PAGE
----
After Don’s powerful testimony, all 2022 CPF joined on stage to introduce themselves and the community they serve, and answer the question: “If violence disappeared tomorrow, what would be possible in my neighborhood?”, group presentation which was led by 2022 CPF Syliva Del Raso. Once the Fellows had shared their answers, they invited the audience to contribute to the question by writing it on a sticky note and placing it on a poster board. 

The second part of the ceremony was an explanation and presentation of what asset maps were. Fellows presenting their asset maps included Maria Pike (representing Pilsen), Edwin Martinez, and Sylvia Del Raso (representing Little Village), and Jackie Williams, Jamika Smith, Xochtil Hubbell-Fox, and Tina Gulley-Augustus (representing Austin).

Chicago Peace Fellow Maria Pike presenting her asset map

Then CPF Pha’Tal Perkins and CPF Edwin Martinez made closing reflections on what they hope to accomplish as they put their new learnings into practice. Lastly, Jamika Smith unveiled a project she wanted to gift to the 2022 Chicago Peace Fellows. 

“Because I gained so much from the overall experience, my Spirit moved me to return the favor by sharing with my cohort and the Goldin Institute leadership a little piece of my heart. I took a skilled craft that has been around since the Middle Ages and I metaphorized it — did I just make up a word? My cohort and I took an old worn-out chair and told our story, addressing the question “If violence disappeared tomorrow, what would be possible in my neighborhood?” One by one, we discussed the challenges, barriers, and limited beliefs our neighborhoods are struggling with today. Next, I asked them to share with me, if violence was rid from our communities tomorrow how would you feel? And what image and color will represent that feeling for you? After gathering all 18 responses I incorporated them into a design that represented the voices of our 2022 Chicago Peace Fellows. Our Peace Chair will always be an attribute of our journey together. My goal is to take our peace chair on tour in 2023, giving each Peace Fellow the opportunity to house it for a period of time in their organization, as a reminder that we are all connected and still have work to do…Together!” – Jamika Smith (2022 Chicago Peace Fellow).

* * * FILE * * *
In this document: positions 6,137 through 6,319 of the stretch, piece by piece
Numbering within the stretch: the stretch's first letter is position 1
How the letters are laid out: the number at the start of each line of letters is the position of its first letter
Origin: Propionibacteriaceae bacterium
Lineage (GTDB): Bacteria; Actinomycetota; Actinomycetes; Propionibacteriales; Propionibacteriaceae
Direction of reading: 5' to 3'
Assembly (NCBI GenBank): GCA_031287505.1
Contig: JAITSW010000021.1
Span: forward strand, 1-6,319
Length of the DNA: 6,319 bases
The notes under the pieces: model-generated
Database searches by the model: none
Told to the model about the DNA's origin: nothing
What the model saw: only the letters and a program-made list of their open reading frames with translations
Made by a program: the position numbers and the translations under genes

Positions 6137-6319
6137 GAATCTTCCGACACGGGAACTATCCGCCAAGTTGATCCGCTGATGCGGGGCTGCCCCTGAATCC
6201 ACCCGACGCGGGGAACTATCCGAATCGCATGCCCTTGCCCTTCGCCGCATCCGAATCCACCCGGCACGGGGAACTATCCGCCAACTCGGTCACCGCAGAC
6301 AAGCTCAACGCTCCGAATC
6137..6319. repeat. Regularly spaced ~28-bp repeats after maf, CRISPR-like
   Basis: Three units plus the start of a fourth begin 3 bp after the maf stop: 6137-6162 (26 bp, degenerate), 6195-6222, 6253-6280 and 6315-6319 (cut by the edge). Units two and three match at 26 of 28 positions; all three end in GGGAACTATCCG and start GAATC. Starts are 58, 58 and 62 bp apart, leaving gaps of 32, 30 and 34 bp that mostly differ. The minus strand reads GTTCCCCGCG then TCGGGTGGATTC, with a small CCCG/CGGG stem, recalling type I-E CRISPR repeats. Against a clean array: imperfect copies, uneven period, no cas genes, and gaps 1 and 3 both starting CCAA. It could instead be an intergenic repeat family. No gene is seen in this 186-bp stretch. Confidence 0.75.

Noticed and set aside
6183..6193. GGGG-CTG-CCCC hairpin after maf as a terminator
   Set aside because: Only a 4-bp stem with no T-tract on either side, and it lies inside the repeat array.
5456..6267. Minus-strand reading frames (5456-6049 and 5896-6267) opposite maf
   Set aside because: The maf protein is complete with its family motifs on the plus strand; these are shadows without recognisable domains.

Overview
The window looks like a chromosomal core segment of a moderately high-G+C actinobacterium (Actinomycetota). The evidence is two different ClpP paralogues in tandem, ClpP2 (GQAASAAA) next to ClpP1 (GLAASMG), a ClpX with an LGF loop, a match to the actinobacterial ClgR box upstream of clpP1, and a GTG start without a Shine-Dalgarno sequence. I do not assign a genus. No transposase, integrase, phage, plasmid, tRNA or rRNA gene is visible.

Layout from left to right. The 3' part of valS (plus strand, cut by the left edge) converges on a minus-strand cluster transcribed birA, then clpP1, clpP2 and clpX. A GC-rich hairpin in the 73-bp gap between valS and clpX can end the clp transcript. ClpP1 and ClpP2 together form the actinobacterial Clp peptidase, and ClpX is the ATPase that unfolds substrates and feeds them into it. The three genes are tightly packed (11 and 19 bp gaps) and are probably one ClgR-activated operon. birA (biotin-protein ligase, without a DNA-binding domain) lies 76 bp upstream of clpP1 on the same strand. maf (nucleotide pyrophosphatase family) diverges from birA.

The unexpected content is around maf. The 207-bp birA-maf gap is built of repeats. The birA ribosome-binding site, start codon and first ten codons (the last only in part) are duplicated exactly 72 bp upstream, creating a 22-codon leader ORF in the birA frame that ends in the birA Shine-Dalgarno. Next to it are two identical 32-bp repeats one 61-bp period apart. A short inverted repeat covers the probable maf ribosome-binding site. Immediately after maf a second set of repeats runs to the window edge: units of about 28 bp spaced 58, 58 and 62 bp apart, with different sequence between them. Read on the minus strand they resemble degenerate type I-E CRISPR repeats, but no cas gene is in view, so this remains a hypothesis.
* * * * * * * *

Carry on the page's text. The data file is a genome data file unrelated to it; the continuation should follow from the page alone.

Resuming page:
All Fellows contributed messages to the Peace Chair.

Upon graduation, the 2022 Chicago Peace Fellows now join the Goldin Institute’s Global Alumni Network which consists of over 150 Fellows from over 40 countries around the world. 2022 Chicago Peace Fellows Jacqueline Williams says “I plan to continue to stay in touch with as many people as possible. I have really enjoyed talking and connecting with everyone!